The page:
Moon Yu-jung (Lee Na-young), a successful University Lecturer, attempts suicide for the third time. Jung Yun-soo (Gang Dong-won) is on death row for rape and murder. Neither wants to continue living as a result of events in their past. Yu-jung is traumatized as a result of a rape when she was 15 and Yun-su’s criminal path was predestined when his mother abandoned him and his brother when they were just children. The two meet when Yu-jung’s aunt, Sister Monica (Yun Yeo-jong), persuades her to accompany her when she goes to visit Yun-soo in prison. What transpires is a touching love story between two damaged people, whose love for each other reignites a desire to continue living, but can only end in death.
Unlike the conventional death row film, Director SONG”s 4th feature, Maundy Thursday is not so much concerned with critiquing the penal system as it is with illuminating social injustice in wider society and specifically class inequalities. Yun-soo ends up on death row because he cannot access health care for his girlfriend who suffers an ectopic pregnancy in a manner in which mirrors his younger brother’s death, who dies as a result of starvation compounded by a severe beating by a group of young thugs because of lack of access to medical care. In addition social injustice is compounded by familial neglect as embodied by the mother who neglects her child/children. Yu-jung’s mother blames her daughter for the rape, while Yun-soo’s mother is too wrapped up in her own problems to care for her children. The figure of the mother, here as elsewhere in contemporary South Korean cinema, is a metaphor for the nation, collapsing the personal and political onto one composite uncaring and unforgiving figure but whose affections are desired irrespective of her disregard for the needs of her children/people. This is highlighted by the fact that what brings the doomed couple together is the national anthem, as seeing Yu-jung sing it on television when he is a child, and with his brother, marks one of the truly happy times in Yun-soo’s life and this is the reason that Sister Monica takes Yu-jung with her when she visits him for the first time. It is therefore particularly poignant that as Yun-soo waits to die in the execution chamber, he sings the national anthem while Yu-jung listens on the other side of the one-way glass.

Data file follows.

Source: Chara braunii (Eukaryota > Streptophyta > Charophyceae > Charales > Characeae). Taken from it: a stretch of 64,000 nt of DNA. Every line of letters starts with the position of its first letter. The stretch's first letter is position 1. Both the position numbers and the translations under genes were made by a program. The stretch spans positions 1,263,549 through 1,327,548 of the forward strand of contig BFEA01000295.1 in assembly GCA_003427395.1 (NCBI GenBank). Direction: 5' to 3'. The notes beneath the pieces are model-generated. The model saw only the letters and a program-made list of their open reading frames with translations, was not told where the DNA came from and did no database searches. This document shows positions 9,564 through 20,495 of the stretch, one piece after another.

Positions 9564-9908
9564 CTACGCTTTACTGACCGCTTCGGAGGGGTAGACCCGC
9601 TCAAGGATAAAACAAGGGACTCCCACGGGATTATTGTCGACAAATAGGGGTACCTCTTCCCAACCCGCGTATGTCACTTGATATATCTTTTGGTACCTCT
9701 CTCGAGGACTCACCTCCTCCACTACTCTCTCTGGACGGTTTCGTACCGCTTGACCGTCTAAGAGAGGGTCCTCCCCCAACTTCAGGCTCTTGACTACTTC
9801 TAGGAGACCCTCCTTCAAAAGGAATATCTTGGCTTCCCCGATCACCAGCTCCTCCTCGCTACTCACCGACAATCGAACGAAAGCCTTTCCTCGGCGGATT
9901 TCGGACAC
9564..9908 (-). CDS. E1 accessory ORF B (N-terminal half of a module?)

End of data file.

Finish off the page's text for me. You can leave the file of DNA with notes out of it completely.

The title of the film, Maundy Thursday, refers to both the day on which Yu-jung visits Yun-soo, but is also the day on which Yun-soo is executed: a date marked in Christian calendar’s as the Last Supper, when Jesus dines with his 12 apostles for the last time before his execution. This religious subtext adds another level of meaning to the film’s diegesis and stresses the need for redemption and forgiveness for those cast aside by society and the state. Director Song constructs a multi-layered narrative of pain and suffering, love and hate, which never once degenerates into mawkishness. Both Gon Dong-won and Lee Na-young are excellent as the doomed lovers, while Kim So-hee – who plays Yu-jung’s mother – exhibits a considerable range of acting skills as she transforms from an unfeeling Matriarch to a vulnerable woman coming face to face with her mortality and finally recognizing her own sins (of denial/omission).
I thoroughly enjoyed Maundy Thursday despite the persistent chattering of some of the audience, and am looking forward to seeing more of Director Song’s films this month.